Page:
At the intersection of new technology and everyday life you'll find Dan's work, changing how people think, work, and connect.
The son of a plumber and a psychologist, Dan feels the interaction design he does is a little bit of both. Since 1995, he's designed everything from websites to consumer electronics to robots. He feels that design isn't only about problem solving, but about creating a better, more humane, future.
Dan has worked with a wide variety of clients, from Fortune 500 giants such as Microsoft and Time Warner to startups like AnyBots. He speaks and teaches workshops on design around the world. In 2008, he coined the term "topless meeting" (for a meeting without laptops), which was a finalist for Oxford Dictionary's Word of the Year and Time Magazine's #10 Buzzword of 2008. He has a Masters of Design in Interaction Design from Carnegie Mellon University.
"Overall, Saffer has broken the interactions users have with digital products and services into basic elements that apply to a broad array of contexts. Each element works as both a discrete aspect of microinteraction, as well as a case-in-point for thinking about design from the standpoint of its smallest working parts. At an even finer level, individual elements such as the trigger mentioned above are broken contextually into common conditions in which they are found, such as during errors, changes in user location, and new additions of data. This cogent balance between structure, context, and usability makes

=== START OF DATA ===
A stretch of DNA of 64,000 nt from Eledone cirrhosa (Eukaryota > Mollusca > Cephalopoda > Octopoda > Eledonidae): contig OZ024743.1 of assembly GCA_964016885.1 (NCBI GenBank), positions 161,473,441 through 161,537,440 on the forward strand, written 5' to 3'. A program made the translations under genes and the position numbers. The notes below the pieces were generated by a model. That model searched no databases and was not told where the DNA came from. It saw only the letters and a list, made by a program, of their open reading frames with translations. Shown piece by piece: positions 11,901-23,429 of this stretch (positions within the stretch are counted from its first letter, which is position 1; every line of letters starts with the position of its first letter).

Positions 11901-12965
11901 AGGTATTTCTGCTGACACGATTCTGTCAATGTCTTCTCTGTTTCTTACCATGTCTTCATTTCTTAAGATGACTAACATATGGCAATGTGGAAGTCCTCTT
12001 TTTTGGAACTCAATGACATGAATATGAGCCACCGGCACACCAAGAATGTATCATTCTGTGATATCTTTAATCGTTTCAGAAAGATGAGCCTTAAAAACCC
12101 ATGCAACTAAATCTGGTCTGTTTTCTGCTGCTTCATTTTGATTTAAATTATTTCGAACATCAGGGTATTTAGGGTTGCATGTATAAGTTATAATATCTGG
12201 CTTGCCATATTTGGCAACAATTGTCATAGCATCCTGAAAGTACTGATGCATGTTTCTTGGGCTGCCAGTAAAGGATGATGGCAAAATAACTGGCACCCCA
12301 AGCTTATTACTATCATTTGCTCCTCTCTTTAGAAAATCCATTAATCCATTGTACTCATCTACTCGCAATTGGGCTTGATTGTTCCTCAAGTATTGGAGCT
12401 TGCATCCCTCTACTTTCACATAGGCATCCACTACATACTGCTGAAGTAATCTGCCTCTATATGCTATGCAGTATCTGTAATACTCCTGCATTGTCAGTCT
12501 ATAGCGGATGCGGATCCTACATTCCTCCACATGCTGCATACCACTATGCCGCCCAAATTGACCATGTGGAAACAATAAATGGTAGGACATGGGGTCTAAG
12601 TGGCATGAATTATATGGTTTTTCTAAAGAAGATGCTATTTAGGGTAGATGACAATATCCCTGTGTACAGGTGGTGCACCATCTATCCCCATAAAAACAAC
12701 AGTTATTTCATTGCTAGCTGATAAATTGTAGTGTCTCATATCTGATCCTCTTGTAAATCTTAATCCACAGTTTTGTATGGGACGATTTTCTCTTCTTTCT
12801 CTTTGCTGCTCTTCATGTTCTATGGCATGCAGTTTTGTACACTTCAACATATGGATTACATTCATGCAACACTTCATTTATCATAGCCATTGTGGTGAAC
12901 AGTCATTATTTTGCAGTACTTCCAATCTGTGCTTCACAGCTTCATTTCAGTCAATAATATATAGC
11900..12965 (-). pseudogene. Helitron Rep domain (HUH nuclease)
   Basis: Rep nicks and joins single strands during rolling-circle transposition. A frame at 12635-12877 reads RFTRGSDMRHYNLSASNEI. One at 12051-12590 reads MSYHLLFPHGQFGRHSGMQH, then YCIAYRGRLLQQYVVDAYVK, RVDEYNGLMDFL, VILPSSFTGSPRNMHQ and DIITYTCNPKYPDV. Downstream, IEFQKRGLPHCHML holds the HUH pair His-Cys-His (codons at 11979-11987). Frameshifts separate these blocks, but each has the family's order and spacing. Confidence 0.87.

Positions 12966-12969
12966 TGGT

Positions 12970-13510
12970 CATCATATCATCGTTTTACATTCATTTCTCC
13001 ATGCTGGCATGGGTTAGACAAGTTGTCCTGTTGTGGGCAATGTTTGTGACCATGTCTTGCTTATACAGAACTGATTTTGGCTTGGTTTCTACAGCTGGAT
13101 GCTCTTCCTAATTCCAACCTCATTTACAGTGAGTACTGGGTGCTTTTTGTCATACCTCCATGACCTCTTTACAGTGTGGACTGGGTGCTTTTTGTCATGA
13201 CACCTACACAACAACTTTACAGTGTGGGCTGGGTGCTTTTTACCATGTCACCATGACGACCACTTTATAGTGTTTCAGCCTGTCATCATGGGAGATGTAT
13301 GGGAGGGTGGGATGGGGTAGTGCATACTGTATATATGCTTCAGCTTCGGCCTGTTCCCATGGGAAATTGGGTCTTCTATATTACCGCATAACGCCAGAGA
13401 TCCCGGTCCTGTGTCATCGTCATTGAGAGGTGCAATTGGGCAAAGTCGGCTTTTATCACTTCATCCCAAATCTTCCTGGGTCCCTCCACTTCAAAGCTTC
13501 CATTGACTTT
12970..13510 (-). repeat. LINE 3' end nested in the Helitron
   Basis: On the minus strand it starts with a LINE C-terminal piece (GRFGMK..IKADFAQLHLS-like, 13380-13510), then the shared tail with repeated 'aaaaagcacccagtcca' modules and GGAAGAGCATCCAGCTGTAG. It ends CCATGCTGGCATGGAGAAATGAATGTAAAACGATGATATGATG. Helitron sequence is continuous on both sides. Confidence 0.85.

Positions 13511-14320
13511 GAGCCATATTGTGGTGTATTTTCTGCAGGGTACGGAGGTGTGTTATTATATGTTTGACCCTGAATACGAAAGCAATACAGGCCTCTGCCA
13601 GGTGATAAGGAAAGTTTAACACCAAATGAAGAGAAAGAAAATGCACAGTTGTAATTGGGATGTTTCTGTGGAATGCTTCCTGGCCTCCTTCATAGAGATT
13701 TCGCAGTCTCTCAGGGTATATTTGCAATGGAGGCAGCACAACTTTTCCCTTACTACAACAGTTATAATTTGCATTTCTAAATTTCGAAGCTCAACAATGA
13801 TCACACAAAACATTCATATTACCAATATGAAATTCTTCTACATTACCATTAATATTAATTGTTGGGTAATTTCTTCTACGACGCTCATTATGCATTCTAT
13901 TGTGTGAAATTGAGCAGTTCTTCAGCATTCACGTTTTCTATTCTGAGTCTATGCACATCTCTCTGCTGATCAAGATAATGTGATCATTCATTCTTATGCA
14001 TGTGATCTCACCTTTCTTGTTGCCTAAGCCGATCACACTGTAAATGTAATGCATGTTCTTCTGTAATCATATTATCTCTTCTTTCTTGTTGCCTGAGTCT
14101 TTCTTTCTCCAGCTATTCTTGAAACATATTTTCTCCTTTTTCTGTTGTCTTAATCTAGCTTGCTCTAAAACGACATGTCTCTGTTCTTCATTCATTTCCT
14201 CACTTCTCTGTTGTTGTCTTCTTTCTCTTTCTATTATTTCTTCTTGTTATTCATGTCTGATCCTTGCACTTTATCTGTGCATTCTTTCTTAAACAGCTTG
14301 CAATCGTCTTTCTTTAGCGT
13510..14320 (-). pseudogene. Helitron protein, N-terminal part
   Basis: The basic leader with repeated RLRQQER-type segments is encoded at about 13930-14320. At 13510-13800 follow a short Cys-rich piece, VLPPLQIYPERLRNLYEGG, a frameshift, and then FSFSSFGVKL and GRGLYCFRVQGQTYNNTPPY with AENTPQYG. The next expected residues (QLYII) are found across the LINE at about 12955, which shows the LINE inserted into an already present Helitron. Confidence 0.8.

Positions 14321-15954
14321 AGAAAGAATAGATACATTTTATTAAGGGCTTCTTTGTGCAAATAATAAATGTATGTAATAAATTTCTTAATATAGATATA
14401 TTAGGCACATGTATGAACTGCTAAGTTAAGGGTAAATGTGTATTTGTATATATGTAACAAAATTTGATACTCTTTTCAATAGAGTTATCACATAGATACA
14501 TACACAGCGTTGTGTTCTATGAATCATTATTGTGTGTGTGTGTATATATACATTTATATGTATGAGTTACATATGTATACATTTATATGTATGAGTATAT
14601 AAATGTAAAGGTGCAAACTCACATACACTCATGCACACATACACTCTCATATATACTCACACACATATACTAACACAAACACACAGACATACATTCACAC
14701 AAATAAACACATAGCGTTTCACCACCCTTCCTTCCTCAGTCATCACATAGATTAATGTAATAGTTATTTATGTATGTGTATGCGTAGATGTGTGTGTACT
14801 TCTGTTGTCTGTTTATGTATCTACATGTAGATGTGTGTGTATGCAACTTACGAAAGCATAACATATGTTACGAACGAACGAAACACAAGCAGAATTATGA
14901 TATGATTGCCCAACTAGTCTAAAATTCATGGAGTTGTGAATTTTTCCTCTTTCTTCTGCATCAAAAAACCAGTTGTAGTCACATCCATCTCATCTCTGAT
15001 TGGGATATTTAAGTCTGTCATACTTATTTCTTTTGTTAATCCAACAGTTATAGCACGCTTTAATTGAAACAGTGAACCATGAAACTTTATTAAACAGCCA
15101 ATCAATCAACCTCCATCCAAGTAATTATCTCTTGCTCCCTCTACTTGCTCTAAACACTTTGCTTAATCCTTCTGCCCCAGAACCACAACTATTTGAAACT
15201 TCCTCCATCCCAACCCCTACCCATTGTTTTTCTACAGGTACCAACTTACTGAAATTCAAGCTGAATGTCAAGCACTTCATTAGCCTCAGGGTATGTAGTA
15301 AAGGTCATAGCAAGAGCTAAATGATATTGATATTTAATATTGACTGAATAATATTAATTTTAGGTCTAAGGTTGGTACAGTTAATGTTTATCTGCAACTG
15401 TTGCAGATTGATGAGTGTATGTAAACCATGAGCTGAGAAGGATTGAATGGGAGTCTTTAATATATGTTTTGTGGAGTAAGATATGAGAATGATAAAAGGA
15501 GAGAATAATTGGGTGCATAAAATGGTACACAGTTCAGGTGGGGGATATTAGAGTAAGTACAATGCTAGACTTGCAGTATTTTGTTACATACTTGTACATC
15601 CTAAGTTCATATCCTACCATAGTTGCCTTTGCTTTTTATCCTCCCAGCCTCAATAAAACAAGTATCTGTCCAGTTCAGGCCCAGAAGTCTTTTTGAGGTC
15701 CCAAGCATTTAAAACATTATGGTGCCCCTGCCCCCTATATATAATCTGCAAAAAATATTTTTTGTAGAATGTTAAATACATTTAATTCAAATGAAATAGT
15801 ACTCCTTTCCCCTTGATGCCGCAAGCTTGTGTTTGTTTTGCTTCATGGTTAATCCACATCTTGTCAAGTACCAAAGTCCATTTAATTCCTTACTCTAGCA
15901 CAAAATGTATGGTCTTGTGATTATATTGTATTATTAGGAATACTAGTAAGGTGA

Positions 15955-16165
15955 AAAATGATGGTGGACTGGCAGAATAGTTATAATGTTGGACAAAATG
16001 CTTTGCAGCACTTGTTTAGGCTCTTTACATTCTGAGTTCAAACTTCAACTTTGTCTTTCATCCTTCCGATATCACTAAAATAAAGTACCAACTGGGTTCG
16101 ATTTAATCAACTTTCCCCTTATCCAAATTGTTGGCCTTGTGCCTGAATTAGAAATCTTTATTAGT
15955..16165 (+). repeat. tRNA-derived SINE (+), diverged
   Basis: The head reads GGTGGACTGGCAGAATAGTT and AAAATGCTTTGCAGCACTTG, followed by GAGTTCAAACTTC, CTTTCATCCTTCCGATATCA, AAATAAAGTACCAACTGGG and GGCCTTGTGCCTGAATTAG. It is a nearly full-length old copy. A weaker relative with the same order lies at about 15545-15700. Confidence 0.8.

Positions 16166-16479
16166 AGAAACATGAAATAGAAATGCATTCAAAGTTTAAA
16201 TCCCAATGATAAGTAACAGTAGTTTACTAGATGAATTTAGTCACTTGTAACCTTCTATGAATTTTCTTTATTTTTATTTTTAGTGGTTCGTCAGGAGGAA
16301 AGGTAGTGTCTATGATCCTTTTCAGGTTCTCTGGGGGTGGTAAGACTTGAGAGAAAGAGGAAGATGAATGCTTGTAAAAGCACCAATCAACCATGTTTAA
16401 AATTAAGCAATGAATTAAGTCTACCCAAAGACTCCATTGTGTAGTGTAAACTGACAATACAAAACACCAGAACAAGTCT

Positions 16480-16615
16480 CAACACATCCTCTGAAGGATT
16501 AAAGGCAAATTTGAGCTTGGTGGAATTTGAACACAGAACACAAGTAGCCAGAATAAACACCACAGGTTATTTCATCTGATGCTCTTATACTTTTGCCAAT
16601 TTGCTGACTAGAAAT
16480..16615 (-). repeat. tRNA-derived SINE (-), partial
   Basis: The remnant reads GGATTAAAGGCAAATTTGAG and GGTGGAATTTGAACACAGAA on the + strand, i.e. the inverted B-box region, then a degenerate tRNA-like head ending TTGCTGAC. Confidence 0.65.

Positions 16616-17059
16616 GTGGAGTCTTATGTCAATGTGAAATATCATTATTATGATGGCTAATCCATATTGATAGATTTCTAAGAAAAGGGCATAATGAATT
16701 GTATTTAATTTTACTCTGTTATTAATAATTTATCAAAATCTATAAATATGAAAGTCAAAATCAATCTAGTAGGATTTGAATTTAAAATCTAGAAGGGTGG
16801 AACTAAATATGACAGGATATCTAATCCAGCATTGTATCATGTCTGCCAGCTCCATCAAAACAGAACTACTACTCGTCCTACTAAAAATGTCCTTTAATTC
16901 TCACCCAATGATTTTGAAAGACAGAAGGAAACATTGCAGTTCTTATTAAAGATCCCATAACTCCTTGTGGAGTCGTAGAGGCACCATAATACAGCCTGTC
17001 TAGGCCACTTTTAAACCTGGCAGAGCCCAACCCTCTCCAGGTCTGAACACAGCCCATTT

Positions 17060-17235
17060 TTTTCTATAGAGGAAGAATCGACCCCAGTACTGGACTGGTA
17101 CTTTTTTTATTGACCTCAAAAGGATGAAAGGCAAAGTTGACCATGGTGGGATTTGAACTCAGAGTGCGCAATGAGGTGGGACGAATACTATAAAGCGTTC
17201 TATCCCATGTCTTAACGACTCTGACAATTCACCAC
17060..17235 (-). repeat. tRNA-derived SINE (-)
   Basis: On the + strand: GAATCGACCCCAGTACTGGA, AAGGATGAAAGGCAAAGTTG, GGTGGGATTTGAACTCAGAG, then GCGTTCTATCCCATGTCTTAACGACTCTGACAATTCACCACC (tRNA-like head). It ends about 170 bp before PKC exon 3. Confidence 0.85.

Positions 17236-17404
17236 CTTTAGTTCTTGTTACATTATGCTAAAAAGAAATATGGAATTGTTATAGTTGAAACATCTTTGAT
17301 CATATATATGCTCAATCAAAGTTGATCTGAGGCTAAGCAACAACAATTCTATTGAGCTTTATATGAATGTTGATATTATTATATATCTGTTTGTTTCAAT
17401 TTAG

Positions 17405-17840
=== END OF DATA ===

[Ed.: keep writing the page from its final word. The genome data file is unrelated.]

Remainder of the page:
Microinteractions a recommended read for anyone interested in the finer details of design."
--Guiseppe Getto, Technical Communication, Volume 61, Number 3, August 2014
"Please buy this book. I say that selfishly as I want better design in the world. But I also say it generously: so many design books are fluffy affairs, lost in abstraction and ego. Saffer has hit the bullseye of problems the design world desperately needs to solve, and written a book every designer needs to read."
--Scott Berkun, http://scottberkun.com/
"I recommend this book for anyone who needs to know how to approach designing intelligent tangible systems, from the Wii, to ATM's to Arduino Physical Computing projects, and Mobile Physical Computing projects combining the power of Android with Arduino, to smart phones and facial expression recognition systems...This is the first and best book to date which has addressed the physical, software, electronic design, and interaction paradigm issues which must be confronted in designing these new systems. "
--Janette Dimitrova, Austin Adobe Users Group
"If you have anything to do with designing any kind of consumer electronics device, you should get a copy of Designing Gestural Interfaces and get a second copy to give to the marketing department who will, no doubt, be trying to stuff multitouch interfaces on everything."
--Andy Polaine, The Designers Review of Books